Feminist Sunday: Body Image

feministsundays2Feminist Sundays is a weekly meme created at Books and Reviews. The aim is simply to have a place and a time to talk about feminism and women’s issues. This is a place of tolerance, creativity, discussion, criticism and praise. Remember to keep in mind that everyone is entitled to their own opinion, although healthy discussion is encouraged.

Are you ready for the summer? I certainly am! I can’t wait to have free time, enjoy myself, go out with the puppy and the wonderful Mr.B&R and wear my favourite dresses, show off some skin!

But you know what it is time for? Go to the beach. I personally do not enjoy it very much, but I do go every once in a while. And do you know who – apparently – knows about going to the beach and exposing your body? The cosmetic industry. If you watch TV, you’ll see more ads than ever about super-slimming and reducing creams now than the rest of the year. I do not pay adds special attention, but one of these has made me want to buy the product for a few seconds. The images of Asiatic ballet dancers on a beach showed perfectly sculpted legs – mind you, they are ballet dancers! – moving slowly and being effortlessly lifted by the male dancers. And I want that cream.

Wait… What?! Yes, I did, for a few seconds. Luckily I changed my mind as quickly as possible. So, then it was time I asked myself: “Why would I need to look like the ballet dancers on the ad? Elena, are you Asian and/or do ballet? No! Then, what is happening here?” And do you know what was happening? A little bit of self-hatred that comes after centuries of reification of women’s bodies. The people behind the ad just took advantage of that and created a new need for women, even those with a healthy weight. I did some research and checked out the cream: it costs nearly seventy euros. A little fortune nowadays to reduce your body, and get rid of the bits that we are told we should not like, and above all, we should not have. Women are presented with Asiatic bodies, but not only that, Asiatic, ballet dancer-bodies.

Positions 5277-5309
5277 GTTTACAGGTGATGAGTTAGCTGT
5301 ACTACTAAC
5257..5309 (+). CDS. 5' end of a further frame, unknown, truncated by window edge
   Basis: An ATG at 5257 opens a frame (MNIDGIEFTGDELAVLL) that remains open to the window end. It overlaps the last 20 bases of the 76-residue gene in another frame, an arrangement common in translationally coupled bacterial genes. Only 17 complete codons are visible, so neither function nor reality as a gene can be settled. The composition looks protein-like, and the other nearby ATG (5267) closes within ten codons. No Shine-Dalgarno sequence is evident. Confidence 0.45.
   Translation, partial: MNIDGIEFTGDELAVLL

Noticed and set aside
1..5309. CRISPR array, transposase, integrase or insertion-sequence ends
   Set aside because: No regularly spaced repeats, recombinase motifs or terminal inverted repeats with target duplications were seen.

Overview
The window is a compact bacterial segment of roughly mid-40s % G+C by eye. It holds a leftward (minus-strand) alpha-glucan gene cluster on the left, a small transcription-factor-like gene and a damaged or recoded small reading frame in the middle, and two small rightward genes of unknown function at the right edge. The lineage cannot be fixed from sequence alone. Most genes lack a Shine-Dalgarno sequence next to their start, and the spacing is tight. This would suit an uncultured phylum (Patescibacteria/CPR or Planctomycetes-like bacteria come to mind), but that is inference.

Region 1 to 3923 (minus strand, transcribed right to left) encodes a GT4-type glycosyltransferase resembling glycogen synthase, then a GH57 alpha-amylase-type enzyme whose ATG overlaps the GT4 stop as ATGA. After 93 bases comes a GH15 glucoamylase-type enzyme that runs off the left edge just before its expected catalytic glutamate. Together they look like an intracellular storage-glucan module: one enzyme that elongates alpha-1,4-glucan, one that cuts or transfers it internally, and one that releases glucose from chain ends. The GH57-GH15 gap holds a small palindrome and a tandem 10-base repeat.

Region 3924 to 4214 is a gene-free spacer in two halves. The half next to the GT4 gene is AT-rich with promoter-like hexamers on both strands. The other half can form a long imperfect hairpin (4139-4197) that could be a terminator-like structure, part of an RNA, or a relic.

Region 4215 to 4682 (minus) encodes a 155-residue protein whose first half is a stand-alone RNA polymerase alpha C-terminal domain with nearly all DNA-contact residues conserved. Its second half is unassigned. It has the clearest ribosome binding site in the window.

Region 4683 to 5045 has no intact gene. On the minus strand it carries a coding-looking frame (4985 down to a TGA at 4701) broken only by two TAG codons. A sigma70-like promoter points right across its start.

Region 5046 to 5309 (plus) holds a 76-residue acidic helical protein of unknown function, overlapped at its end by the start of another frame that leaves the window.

During the same period I thought about this, a lovely lady I follow on Twitter called Rachelle Denton, Twitted these pictures:

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And then I remembered this amazing Tedx talk where model Cameron Russell talks about how the images we are fed are highly constructed and we do not realize it. I find this video extremely interesting because she compares pictures taken the same day: some personal, some modelling. And it is very hard to believe that the young woman in both pictures is the same, but she is. Take a look:

So, maybe we should stop considering the images we are fed as the standard or a representation of real life. Maybe. we could change the types of images we are exposed to. Blogger Brittany Gibbons has an inspiring TEDx talk on how to do that and it is so good, I won’t say anything more about it. Just watch:

So, apart from ranting a bit about the images we are fed, I just wanted to share how frustrating it is to be told your body – YOU! – has things that should not be there. I do not know about you, but I do not want to be told I have to look like a ballet dancer on an ad or any other media-constructed image.

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And this realization makes me happy. Because my career, my salary and my self-esteem do not  – and should never, ever – depend on restricting my body and fighting against genetics, my cultural inheritance and my perfectly healthy body. Women bodies seem to be constructed in two ways that, paradoxically, work together: a lack (why don’t you have that body?) and an excess (why do you have fat/wide hips/breasts/curves?). To back those ideas up, we are constantly exposed to constructed images of other women who had, or seem to have, those bodies. I ask myself, then, how is it we want to live our lives as if they were an ad? Why do we – working women with responsibilities, not enough time and many other problems – want to emulate static icons? Why do we want our lives to be image-perfect? Meanwhile, just remember to remain healthy, ballet dancer or not, because we should never want our lives to be an ad, and therefore, constructed by others. Why don’t we just enjoy our lives as we construct them?

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